By Paresh Dave
OAKLAND, Calif. (Reuters) – The National Labor Relations Board will file a complaint accusing Alphabet Inc’s Google of unlawfully monitoring and questioning workers, who were fired for protesting against company policies and trying to organize a union, the former employees said in a statement on Wednesday.
The NLRB did not respond to a request for comment.
Google said it was confident in its legal position.
“Google has always worked to support a culture of internal discussion, and we place immense trust in our employees,” it said. “Actions undertaken by the employees at issue were a serious violation of our policies and an unacceptable breach of a trusted responsibility.”
The complaint follows a year-long investigation prompted by a petition by five people fired by Google after they led efforts to protest company policies and organize colleagues into a potential union. The Communications Workers of America union helped author the workers’ charge.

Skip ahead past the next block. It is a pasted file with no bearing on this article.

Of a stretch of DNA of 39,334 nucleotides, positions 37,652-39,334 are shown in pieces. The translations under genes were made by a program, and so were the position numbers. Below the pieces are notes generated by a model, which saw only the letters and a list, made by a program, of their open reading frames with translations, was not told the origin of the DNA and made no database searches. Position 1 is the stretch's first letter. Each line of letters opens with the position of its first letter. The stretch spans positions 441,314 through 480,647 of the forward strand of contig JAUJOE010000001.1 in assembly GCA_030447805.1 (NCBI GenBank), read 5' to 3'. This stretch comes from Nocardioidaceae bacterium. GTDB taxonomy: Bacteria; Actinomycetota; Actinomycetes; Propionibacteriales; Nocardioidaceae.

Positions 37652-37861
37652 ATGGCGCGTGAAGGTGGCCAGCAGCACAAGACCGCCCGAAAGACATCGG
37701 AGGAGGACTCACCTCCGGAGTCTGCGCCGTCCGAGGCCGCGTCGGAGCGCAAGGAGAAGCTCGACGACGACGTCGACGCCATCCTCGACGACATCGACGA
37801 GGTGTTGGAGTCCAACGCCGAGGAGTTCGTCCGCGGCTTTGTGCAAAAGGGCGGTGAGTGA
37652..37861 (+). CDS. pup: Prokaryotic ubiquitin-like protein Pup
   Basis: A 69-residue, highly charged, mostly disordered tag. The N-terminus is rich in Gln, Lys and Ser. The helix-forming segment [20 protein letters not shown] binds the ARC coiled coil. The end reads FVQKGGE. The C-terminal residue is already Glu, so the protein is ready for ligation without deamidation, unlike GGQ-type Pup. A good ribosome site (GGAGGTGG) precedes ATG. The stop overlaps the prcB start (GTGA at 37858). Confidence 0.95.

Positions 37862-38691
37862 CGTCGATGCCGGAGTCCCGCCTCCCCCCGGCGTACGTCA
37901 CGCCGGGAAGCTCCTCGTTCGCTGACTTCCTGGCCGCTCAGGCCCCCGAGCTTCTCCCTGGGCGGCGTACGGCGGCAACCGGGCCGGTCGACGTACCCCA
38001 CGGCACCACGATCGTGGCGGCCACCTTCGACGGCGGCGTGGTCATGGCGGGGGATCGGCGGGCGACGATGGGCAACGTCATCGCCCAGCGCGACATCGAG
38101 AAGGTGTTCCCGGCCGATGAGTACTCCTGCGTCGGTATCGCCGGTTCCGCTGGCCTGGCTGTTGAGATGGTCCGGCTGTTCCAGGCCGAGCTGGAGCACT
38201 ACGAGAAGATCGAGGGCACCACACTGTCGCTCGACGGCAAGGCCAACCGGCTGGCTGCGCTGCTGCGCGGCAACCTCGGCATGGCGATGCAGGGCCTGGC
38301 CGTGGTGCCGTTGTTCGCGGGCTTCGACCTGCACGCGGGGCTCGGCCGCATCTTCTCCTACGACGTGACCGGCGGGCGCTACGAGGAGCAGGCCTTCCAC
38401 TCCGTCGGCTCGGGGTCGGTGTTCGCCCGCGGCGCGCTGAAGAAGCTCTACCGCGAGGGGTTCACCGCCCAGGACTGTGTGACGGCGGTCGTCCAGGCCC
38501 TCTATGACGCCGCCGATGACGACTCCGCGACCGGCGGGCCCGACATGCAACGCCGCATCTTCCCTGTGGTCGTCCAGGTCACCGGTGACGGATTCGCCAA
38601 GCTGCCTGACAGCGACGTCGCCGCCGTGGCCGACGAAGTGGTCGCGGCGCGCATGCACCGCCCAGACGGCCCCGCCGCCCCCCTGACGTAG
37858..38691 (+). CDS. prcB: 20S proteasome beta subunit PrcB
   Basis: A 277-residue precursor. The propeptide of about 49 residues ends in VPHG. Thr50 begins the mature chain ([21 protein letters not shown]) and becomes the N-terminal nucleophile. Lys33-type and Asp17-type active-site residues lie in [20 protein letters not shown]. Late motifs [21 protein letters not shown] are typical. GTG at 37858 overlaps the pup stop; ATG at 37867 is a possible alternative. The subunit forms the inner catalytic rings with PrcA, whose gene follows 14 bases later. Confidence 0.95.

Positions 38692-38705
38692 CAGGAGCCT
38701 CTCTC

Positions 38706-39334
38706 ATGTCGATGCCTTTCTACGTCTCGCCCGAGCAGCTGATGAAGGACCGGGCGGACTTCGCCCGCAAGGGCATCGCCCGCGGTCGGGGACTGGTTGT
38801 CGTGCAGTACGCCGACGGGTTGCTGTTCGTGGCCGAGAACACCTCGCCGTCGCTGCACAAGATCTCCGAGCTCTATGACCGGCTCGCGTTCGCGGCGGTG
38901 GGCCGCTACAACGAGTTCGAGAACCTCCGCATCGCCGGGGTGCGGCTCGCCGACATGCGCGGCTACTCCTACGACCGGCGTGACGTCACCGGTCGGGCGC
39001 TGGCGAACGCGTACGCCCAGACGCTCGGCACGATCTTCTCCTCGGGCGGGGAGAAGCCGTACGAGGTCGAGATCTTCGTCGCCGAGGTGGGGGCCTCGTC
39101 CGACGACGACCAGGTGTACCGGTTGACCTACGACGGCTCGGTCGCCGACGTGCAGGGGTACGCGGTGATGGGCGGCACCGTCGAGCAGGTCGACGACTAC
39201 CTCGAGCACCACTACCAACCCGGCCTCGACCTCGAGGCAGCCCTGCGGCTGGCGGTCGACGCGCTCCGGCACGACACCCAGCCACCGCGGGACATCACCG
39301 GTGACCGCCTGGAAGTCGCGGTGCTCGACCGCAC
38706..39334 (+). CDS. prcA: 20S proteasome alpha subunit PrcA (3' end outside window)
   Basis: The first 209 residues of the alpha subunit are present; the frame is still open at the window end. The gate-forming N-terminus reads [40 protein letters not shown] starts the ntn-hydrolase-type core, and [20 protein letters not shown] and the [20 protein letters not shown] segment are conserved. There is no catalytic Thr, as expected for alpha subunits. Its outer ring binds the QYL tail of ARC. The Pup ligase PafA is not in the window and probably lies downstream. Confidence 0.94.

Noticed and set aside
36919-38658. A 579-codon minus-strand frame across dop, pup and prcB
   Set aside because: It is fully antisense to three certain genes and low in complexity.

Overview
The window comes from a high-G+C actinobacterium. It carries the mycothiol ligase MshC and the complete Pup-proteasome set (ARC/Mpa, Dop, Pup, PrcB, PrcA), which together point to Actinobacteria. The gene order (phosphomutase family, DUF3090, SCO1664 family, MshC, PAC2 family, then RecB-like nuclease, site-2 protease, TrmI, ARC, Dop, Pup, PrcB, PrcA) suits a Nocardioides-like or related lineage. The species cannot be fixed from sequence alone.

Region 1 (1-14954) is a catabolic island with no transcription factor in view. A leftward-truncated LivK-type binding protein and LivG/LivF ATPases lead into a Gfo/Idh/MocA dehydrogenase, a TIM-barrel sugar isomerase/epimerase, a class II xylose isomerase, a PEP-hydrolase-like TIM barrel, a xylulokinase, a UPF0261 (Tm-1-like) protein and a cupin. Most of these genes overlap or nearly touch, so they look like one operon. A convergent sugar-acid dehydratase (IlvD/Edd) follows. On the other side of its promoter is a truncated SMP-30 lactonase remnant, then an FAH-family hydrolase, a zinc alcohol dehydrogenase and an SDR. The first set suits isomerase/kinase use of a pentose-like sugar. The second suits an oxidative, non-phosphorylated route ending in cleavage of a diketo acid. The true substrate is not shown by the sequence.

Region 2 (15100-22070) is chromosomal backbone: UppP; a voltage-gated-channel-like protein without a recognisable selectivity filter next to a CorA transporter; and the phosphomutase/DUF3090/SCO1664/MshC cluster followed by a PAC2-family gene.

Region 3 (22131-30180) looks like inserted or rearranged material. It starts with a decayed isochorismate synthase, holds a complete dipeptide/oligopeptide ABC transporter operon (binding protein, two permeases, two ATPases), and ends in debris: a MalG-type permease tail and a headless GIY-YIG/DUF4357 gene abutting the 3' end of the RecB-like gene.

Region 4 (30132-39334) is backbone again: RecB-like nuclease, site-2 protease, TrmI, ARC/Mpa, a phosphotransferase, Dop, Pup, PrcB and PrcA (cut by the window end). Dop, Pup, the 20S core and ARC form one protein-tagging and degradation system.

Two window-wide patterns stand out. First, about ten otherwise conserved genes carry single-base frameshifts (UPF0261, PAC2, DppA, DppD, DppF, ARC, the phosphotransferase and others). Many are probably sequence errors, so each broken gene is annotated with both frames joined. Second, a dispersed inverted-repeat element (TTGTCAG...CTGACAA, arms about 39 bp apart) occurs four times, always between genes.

Google said the workers breached information security rules.
Their firings capped two years of battling between Google and its workforce, particularly in the United States. At issue is how much input the rank and file has on which projects the company takes on and how it handles sexual misconduct and other workplace matters.
One of the fired workers, Laurence Berland, described the NLRB’s move as significant “at a time when we’re seeing the power of a handful of tech billionaires consolidate control over our lives and our society.”
Berland said the NLRB found Google violated labor law by placing workers on administrative leave and terminating one of them for accessing documents related to how the company polices internal forums. The agency also found unlawful Google’s policies for limiting access to some documents and its practices for investigating workplace organizing, according to Berland.
The NLRB did not include in its complaint several other allegations sought by the workers, who said they would appeal.
The NLRB’s case is expected to be heard and decided by an administrative law judge in the coming months.
Reporting by Paresh Dave in Oakland, California; Editing by Matthew Lewis and Tom Brown.